Choir of Communion and Liberation directed by Pippo Molino
Tomàs Luis De VictoriaCoop. Edit. Nuovo Mondo - distr. Universal Music

If you are someone who listens always and only to rock music or the like, it takes you time to understand classical music. You don’t follow it the first time. It’s like when my late father would drag me along, as a boy, to listen to polyphonic music, which he liked very much, and I was always angry, because I couldn’t see the order in what seemed to be a great confusion of notes and voices, in other words I didn’t have the key. The first time I began to understand something was when, at the age of thirteen I heard a choir intoning De Victoria’s Caligaverunt. After the first notes, when the second voice came in, I got the key for understanding it. From that time I have liked polyphony more and more. All of it.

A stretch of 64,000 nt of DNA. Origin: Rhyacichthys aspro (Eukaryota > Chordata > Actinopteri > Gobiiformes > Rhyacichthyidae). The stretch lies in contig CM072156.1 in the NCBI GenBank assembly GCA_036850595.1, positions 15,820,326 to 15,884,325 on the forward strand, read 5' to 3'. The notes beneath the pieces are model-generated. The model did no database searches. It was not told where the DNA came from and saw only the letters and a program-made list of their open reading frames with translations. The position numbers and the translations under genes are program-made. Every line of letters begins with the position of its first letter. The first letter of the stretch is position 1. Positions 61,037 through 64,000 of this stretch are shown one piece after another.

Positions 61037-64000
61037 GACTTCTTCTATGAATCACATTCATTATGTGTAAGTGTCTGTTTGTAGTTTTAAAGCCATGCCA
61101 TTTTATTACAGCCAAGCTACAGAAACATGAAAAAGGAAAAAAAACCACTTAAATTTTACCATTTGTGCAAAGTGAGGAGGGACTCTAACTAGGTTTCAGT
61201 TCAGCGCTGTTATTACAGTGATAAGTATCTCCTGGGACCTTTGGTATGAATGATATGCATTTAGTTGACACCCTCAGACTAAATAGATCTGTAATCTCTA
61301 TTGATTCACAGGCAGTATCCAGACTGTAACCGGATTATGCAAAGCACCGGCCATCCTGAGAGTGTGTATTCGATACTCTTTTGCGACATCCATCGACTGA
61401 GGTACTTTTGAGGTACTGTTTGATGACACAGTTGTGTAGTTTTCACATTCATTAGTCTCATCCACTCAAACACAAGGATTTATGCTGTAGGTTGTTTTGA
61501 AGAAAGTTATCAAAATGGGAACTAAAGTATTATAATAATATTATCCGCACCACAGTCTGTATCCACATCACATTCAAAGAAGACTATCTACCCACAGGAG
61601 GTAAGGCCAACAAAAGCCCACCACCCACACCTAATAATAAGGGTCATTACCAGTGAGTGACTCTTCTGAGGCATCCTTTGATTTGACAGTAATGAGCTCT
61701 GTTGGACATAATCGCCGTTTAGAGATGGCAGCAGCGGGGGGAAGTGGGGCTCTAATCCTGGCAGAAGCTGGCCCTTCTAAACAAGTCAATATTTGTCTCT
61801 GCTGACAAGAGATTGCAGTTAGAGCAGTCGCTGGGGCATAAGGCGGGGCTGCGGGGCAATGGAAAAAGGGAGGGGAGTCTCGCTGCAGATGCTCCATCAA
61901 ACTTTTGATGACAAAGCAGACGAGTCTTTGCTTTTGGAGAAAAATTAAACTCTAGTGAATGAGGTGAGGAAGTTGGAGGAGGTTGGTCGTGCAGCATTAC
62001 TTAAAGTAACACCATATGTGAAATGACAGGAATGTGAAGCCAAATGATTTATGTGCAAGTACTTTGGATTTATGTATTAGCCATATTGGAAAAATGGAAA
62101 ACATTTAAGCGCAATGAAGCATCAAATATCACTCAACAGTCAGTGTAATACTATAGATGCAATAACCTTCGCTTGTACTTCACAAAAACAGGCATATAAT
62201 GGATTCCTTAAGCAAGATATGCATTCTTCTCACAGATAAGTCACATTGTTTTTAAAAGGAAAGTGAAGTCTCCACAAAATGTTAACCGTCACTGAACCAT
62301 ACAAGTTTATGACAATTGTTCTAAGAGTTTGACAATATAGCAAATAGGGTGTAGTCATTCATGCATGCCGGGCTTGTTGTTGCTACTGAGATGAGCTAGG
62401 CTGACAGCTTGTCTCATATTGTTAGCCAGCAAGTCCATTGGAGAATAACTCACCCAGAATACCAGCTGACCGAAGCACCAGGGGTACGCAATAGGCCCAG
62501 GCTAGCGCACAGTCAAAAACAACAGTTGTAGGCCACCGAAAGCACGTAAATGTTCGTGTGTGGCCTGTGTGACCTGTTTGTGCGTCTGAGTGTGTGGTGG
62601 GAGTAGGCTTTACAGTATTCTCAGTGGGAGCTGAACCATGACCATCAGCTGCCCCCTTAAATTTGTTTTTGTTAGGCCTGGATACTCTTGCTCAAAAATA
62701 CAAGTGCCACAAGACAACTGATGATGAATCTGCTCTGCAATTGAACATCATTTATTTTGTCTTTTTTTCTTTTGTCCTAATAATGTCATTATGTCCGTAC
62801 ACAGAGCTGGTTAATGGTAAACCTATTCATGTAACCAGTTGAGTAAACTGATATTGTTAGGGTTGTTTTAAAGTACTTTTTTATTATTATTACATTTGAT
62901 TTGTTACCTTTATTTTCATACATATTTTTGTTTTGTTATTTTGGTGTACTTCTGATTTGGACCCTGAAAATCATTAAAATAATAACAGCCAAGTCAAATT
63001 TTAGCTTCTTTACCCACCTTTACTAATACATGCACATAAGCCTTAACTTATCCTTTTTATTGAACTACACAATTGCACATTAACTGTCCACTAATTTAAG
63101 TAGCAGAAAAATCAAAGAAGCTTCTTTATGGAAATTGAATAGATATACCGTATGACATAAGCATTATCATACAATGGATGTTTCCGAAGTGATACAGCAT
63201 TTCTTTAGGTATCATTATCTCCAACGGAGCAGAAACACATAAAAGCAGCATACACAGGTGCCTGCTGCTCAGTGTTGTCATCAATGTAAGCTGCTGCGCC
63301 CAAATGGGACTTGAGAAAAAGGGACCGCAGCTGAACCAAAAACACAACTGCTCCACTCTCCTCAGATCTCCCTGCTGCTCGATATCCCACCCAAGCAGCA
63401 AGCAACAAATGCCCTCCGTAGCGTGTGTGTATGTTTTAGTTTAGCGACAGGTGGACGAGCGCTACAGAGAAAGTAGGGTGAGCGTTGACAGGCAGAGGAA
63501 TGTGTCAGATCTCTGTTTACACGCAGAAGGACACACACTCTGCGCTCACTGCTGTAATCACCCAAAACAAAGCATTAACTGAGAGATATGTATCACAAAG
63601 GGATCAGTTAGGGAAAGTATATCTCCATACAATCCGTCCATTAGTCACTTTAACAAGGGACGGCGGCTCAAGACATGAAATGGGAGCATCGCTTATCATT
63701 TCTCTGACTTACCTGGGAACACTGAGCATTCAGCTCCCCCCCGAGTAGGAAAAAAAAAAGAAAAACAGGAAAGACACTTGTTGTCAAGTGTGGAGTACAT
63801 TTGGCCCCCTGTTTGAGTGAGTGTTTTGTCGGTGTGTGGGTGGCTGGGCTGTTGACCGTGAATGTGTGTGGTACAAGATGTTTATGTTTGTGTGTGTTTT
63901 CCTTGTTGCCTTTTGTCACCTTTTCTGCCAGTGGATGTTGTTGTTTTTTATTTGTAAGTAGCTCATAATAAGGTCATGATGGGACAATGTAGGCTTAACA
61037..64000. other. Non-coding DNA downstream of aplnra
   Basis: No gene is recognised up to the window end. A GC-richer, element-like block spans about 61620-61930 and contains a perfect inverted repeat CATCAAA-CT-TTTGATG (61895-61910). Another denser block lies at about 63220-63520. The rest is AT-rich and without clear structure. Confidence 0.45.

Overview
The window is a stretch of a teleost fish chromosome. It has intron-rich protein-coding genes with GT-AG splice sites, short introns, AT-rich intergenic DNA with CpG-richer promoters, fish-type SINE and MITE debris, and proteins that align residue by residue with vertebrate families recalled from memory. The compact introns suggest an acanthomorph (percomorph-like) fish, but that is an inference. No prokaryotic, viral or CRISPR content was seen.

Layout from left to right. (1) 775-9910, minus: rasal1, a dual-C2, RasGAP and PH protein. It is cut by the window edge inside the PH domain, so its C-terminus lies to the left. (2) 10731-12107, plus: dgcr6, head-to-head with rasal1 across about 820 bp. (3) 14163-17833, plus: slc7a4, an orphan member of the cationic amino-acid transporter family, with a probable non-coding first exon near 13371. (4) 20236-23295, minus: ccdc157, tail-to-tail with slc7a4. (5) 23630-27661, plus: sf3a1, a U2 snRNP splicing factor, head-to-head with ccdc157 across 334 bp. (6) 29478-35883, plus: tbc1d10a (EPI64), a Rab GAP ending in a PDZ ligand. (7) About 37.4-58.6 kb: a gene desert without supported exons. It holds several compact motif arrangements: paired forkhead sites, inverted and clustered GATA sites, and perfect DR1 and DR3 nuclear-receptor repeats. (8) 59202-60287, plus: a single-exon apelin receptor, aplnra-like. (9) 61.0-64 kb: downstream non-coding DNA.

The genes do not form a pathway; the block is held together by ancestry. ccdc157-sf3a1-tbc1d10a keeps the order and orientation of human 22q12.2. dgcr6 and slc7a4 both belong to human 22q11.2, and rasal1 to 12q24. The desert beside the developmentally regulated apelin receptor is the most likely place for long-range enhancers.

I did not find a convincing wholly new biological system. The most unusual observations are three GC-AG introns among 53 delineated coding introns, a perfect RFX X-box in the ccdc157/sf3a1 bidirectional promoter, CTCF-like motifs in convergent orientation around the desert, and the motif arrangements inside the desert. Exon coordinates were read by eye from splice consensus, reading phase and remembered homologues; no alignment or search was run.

Thus I began to feel enthralled by this music that seems – and often is – always the same, like a continuous repetition. And yet one never tires of it, because it fathoms the horizon of the soul and the heart, filling them with light and warmth, as De Victoria’s Christian heart must have been when he wrote these Responsories for Holy Week. All religious efforts try to interpret the Mystery; the Christian method instead is to repeat the word heard. To repeat, in other words to follow. You can’t repeat a word twenty times without its changing you.

(Excerpt from the introduction by Luigi Giussani to the booklet enclosed in the CD)